Pete Rose wants to be able to enjoy the Hall of Fame while he’s alive

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Pete Rose was on 97.5 in Philly yesterday and was asked if he suspects that he’ll be inducted into the Hall of Fame after he’s dead.  His response:

“Well I think that would probably to be honest with you piss a lot of people off if that’s the way it was. I mean it’s just reminds me of this year. Okay all of a sudden Detroit is a retiring Sparky’s [Anderson] number. Well Sparky died several months ago. He was retired for 18 or 19 years. Why don’t you do it while he is around, so he can enjoy it? Those are the kind of things that drive you crazy.”

He mentioned Ron Santo in this regard too. And as far as Anderson and Santo go, he has a great point.

Big difference here, though: everyone loved Sparky Anderson and Ron Santo while most people think Pete Rose is somewhere between an untrustworthy jackwagon and a flaming horse’s arse. So there’s that.

And before you all go crazy on me, allow me to reiterate: I think Pete Rose should be banned from working in baseball, but I do think he should be in the Hall of Fame. Partially because his playing career was extraordinary and the Hall of Fame should honor such accomplishments without reference to moral or ethical considerations and partially because inducting him now would pretty much any need for anyone to interview him about anything ever again.

No one pounds the zone anymore

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“Work fast and throw strikes” has long been the top conventional wisdom for those preaching pitching success. The “work fast” part of that has increasingly gone by the wayside, however, as pitchers take more and more time to throw pitches in an effort to max out their effort and, thus, their velocity with each pitch.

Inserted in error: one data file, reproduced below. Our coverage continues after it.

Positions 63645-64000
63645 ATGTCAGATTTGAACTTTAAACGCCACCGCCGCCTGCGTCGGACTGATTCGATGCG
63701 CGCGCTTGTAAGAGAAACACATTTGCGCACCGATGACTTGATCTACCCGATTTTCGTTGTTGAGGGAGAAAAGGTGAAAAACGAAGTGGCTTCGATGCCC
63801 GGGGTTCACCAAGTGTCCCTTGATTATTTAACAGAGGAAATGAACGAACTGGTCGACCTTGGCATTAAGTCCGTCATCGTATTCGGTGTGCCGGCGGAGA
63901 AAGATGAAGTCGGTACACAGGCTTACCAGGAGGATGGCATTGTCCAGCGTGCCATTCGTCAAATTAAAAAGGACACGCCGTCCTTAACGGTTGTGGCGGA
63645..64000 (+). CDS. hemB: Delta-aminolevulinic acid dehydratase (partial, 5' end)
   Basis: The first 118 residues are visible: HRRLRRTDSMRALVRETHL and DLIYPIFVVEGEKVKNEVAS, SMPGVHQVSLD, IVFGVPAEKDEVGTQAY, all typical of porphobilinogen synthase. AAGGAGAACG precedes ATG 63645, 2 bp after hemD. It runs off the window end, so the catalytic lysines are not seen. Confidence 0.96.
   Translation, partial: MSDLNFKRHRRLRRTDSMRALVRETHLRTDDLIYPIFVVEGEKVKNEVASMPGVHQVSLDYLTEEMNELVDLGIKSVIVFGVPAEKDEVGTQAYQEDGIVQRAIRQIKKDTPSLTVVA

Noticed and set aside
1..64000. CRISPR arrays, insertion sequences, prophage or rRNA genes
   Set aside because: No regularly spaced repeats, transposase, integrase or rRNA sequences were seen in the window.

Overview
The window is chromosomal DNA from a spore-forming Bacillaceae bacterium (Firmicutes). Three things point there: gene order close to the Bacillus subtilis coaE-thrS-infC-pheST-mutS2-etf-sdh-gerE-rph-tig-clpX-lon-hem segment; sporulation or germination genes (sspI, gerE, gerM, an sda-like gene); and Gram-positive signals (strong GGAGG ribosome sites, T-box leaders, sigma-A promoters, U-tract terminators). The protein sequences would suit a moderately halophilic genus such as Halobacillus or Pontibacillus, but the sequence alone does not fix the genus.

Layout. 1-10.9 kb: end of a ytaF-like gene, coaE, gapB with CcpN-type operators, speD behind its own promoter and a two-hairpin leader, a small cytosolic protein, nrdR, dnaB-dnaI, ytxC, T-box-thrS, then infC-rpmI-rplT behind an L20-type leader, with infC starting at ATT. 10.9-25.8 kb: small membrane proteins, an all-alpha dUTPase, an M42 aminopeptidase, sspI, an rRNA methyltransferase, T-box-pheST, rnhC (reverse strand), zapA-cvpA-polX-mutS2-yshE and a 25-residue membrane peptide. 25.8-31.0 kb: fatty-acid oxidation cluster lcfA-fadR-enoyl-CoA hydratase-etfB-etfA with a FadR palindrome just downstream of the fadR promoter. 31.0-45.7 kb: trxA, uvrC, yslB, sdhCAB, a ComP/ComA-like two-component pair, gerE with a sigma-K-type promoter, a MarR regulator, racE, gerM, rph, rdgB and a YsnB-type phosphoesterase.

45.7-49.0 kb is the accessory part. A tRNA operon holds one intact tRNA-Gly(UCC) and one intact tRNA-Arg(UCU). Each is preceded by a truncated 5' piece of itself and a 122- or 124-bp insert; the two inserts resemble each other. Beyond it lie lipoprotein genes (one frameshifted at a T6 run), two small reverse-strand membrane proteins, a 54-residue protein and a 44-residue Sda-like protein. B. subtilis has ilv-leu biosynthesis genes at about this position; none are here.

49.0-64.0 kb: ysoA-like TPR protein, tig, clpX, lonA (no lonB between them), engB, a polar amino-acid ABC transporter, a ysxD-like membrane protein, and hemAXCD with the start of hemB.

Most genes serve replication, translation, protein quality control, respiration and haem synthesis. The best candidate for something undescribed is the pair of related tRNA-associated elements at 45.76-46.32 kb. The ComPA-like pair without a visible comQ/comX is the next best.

Now, as Ben Lindbergh of The Ringer reports, the “throw strikes” part of it is going out of style too:

Pitchers are throwing fewer pitches inside the strike zone than ever previously recorded . . . A decade ago, more than half of all pitches ended up in the strike zone. Today, that rate has fallen below 47 percent.

There are a couple of reasons for this. Most notable among them, Lindbergh says, being pitchers’ increasing reliance on curves, sliders and splitters as primary pitches, with said pitches not being in the zone by design. Lindbergh doesn’t mention it, but I’d guess that an increased emphasis on catchers’ framing plays a role too, with teams increasingly selecting for catchers who can turn balls that are actually out of the zone into strikes. If you have one of those beasts, why bother throwing something directly over the plate?

There is an unintended downside to all of this: a lack of action. As Lindbergh notes — and as you’ve not doubt noticed while watching games — there are more walks and strikeouts, there is more weak contact from guys chasing bad pitches and, as a result, games and at bats are going longer.

As always, such insights are interesting. As is so often the case these days, however, such insights serve as an unpleasant reminder of why the on-field product is so unsatisfying in so many ways in recent years.